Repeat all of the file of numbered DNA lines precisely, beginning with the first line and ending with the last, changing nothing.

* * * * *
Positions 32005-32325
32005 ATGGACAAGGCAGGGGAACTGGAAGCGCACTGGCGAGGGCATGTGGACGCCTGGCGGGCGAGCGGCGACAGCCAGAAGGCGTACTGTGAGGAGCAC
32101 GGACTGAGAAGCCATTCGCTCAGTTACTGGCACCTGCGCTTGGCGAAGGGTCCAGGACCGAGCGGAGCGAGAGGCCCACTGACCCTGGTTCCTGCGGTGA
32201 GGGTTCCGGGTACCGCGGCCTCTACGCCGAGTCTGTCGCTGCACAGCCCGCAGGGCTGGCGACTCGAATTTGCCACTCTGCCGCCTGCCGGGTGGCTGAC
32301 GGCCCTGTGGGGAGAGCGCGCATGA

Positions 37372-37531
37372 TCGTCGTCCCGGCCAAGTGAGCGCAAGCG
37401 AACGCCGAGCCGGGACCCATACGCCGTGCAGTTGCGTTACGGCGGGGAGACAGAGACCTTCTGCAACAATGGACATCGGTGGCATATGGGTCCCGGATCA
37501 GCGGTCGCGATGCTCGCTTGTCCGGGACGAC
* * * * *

Positions 32005-32325
32005 ATGGACAAGGCAGGGGAACTGGAAGCGCACTGGCGAGGGCATGTGGACGCCTGGCGGGCGAGCGGCGACAGCCAGAAGGCGTACTGTGAGGAGCAC
32101 GGACTGAGAAGCCATTCGCTCAGTTACTGGCACCTGCGCTTGGCGAAGGGTCCAGGACCGAGCGGAGCGAGAGGCCCACTGACCCTGGTTCCTGCGGTGA
32201 GGGTTCCGGGTACCGCGGCCTCTACGCCGAGTCTGTCGCTGCACAGCCCGCAGGGCTGGCGACTCGAATTTGCCACTCTGCCGCCTGCCGGGTGGCTGAC
32301 GGCCCTGTGGGGAGAGCGCGCATGA

Positions 37372-37531
37372 TCGTCGTCCCGGCCAAGTGAGCGCAAGCG
37401 AACGCCGAGCCGGGACCCATACGCCGTGCAGTTGCGTTACGGCGGGGAGACAGAGACCTTCTGCAACAATGGACATCGGTGGCATATGGGTCCCGGATCA
37501 GCGGTCGCGATGCTCGCTTGTCCGGGACGAC